According to the Sigmar/AON Pulse Report on the future of work post-Covid, just 34% of workers will be returning to the office on a full-time basis once Covid restrictions are permanently lifted. 22% of employees are expected to work full-time remotely with the remaining 44% to work hybrid between home and the office. Of this hybrid cohort, 92% will spend three days or less in the office. The Sigmar/AON survey polled 253 companies in Ireland to get insight into the future of work practices post-Covid. Commenting on the findings Talent Summit founder and Sigmar chief commercial officer Robert Mac Giolla Phádraig says: “Recent speculation about the future of work has seen a division in thought between commentators and experts regarding the role the office will play in working practices post-Covid. With this poll, we have real insight into how employers are planning for the world of work once restrictions are lifted. The reality is that two thirds of Ireland’s workforce will see permanent changes in their work practices. That is a massive shift that affects the majority of us.” Remote Working to Spark a Global War for Talent The Sigmar/ AON survey finds that 22% of employees will work full-time remotely. Says Mac Giolla Phádraig: “Remote work is the emerging front of a world war for talent, being fought virtually and our remote workers the spoils of this war. “Ireland is globally recognised as an epicentre of highly skilled and educated workers, making this cohort of employees an attractive proposition for employers from around the world. “There is now global competition for local talent, requiring an arsenal of new methods and systems to compete, as it’s more about hearts and minds than before. “International competition of this cohort of workers will be fierce, effectively opening up a whole world in which 22% of our workforce can work.” The Future is Hybrid 44% of Ireland’s workforce will work hybrid between office and home. 92% will work three or less days in the office. The reality is that many of us will work hybrid between the office and home. Last year we were challenged by the forced dislocation of the workforce from the workplace. This year, however, we will choose how, by whom and where work gets done, which requires deep consideration as we re-architect work over the coming months. This is a critical moment in time for the next generation of work. Says Mac Giolla Phádraig: “ “According to this survey the future is hybrid.”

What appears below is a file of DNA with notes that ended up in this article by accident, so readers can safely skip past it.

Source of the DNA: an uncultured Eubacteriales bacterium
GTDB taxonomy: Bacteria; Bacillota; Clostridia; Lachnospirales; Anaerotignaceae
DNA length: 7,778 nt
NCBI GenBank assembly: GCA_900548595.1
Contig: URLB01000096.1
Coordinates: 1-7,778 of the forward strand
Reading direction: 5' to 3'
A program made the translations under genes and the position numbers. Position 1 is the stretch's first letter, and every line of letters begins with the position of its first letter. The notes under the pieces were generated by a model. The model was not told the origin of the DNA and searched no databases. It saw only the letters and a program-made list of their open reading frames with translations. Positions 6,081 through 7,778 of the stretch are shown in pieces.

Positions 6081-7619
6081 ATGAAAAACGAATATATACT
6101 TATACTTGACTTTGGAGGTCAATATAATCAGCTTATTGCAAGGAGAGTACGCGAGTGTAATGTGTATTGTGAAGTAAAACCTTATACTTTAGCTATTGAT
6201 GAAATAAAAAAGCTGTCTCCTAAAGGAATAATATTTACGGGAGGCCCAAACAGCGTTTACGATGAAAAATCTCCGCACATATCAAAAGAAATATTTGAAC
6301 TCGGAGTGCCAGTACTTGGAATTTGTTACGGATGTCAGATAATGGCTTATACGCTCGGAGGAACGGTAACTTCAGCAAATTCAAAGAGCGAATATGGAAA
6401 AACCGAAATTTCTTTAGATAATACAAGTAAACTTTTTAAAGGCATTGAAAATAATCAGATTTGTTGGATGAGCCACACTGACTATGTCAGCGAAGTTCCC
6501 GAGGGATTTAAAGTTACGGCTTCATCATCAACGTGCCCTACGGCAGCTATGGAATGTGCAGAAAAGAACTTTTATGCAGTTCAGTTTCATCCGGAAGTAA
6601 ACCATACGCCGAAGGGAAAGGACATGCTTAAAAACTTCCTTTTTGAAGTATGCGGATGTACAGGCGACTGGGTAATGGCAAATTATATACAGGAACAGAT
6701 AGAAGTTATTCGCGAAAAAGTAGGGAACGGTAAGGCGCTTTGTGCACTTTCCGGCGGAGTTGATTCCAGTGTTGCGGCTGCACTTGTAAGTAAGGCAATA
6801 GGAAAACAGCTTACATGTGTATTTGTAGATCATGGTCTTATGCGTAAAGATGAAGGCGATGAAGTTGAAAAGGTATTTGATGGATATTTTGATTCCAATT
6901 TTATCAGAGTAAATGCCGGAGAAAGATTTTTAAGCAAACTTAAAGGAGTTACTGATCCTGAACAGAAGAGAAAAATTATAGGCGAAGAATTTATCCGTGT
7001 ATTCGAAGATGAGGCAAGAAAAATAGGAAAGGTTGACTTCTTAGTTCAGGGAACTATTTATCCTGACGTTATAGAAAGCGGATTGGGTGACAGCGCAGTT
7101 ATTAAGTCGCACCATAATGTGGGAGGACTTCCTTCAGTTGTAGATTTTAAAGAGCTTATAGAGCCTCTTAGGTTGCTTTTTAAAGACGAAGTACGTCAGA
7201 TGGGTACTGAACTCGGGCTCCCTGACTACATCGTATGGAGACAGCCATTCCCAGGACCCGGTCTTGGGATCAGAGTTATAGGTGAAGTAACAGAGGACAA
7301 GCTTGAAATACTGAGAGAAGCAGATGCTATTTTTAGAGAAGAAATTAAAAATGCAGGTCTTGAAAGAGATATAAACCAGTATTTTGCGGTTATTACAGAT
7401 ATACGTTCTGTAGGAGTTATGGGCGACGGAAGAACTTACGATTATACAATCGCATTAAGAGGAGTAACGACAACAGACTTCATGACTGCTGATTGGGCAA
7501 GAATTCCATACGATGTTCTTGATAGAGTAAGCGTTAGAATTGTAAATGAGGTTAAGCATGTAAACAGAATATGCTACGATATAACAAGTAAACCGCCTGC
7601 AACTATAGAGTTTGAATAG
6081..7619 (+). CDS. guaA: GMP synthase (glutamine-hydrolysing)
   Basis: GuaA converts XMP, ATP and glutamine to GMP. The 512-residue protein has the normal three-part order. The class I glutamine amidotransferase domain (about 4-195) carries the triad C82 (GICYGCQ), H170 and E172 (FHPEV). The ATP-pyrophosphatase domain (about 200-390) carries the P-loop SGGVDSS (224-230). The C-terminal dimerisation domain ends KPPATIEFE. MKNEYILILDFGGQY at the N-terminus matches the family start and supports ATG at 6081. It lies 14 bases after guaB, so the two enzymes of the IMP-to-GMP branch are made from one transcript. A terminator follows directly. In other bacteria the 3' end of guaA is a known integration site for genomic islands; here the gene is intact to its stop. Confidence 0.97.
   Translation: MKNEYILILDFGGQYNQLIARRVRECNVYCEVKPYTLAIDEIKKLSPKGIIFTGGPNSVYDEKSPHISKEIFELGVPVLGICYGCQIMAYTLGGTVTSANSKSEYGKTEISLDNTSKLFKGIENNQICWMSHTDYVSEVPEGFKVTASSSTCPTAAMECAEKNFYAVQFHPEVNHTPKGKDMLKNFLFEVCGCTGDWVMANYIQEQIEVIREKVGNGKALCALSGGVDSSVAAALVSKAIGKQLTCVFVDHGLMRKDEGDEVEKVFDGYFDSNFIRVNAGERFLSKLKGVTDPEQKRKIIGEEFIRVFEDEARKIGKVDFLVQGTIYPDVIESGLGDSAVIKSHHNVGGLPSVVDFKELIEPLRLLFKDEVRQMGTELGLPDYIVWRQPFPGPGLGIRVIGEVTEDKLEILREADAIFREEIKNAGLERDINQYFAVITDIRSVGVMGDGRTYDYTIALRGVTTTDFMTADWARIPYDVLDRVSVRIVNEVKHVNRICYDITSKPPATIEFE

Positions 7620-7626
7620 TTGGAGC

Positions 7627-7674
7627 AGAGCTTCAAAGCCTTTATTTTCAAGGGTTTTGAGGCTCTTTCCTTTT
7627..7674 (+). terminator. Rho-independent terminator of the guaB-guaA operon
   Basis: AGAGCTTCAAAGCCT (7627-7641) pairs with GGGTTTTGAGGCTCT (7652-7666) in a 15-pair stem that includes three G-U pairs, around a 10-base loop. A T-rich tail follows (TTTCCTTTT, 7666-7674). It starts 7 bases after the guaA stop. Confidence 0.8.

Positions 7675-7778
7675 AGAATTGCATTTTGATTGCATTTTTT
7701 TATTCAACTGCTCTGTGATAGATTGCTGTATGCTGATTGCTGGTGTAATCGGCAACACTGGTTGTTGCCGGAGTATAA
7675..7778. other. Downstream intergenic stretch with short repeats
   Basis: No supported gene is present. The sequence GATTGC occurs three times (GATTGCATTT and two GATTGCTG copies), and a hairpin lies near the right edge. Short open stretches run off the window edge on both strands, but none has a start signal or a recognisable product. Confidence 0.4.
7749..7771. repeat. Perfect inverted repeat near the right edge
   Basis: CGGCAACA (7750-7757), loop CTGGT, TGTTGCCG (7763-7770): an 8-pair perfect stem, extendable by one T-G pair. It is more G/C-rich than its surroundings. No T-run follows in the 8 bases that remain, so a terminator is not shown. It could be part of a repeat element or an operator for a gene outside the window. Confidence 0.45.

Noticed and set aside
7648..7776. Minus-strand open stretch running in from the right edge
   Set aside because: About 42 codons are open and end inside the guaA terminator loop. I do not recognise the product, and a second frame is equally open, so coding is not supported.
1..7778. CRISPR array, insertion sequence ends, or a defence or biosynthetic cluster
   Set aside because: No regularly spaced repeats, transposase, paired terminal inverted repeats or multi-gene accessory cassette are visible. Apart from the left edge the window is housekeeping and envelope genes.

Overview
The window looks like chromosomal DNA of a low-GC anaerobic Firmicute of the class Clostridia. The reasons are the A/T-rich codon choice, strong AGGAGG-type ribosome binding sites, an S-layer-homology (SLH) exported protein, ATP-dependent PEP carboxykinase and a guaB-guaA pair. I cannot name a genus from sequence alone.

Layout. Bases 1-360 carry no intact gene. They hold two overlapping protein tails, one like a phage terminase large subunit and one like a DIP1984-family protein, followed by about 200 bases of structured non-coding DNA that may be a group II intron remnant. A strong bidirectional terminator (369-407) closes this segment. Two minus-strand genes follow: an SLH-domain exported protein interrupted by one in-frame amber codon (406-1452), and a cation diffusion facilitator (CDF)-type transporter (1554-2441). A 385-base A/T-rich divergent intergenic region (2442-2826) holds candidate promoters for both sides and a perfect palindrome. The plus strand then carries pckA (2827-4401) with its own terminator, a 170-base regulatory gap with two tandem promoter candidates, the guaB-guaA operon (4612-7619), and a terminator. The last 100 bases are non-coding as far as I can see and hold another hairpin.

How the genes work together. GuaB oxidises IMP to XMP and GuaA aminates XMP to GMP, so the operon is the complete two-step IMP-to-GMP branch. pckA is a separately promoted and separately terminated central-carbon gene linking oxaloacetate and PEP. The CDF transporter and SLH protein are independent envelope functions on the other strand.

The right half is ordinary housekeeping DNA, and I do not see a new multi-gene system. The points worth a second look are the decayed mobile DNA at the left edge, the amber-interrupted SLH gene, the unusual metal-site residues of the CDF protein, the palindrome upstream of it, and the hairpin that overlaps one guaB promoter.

There's been a lot of speculation about how workplaces will change because of Covid. A workplace survey by Sigmar Recruitment and Aon has findings from 250 companies on whether we will return to the office full time. Robert Mac Giolla Phadraig MacGiolla Phádraig, CCO of Sigmar Recruitment and founder of the Talent Summit and Laura Phelan, occupational psychologist and MD at Aon talk to RTÉ's the Business. Listen Now - https://www.rte.ie/radio/radioplayer/html5/#/radio1/21915388
Talent Summit, Europe's largest HR and Leadership conference will take place on Wednesday 3rd March and will be broadcast LIVE from the Convention Centre Dublin to the World. Robert Mac Giolla Phadraig, Founder of Talent Summit and Laura Phelan, Director at Aon Human Capital Solutions sat down to preview this year's conference talking points. They discuss organisations' shift to human experience, agile work, the future of work and much more. Speakers at Talent Summit 2021 include: Dave Ulrich, Global HR Guru, Rensis Likert Professor, University of Michigan and Ted Talk Speaker Patty McCord, Workplace Innovator and former Chief Talent Officer for Netflix Robert Cabana, Director, Kennedy Space Centre and Former Astronaut, NASA Plus over 20 national and international experts from organisations such as Harvard University, AON, Dropbox, Zoom, Patagonia, HubSpot, N26 and many more. Find out more at www.talentsummit.ie Founded by Sigmar Recruitment, Talent Summit has grown to become one of the largest HR & Leadership conferences in Europe, showcasing the latest thinking on talent topics from around the world. Its mission is to share thought leadership on talent to build better workplaces and working lives in an increasingly complex world of work.
Visit our Working from Home Hub to check out content we have put together to support remote workers and Managers now working from home - blogs, video content, training modules, podcasts and other resources. The hub has lots of great info and supports for: Working form home, Managing staff remotely, Wellness at Home Talent Summit Series on working in this new normal Access to free online courses to upskill Netflix recommendations Check it out at https://www.workingfromhomehub.com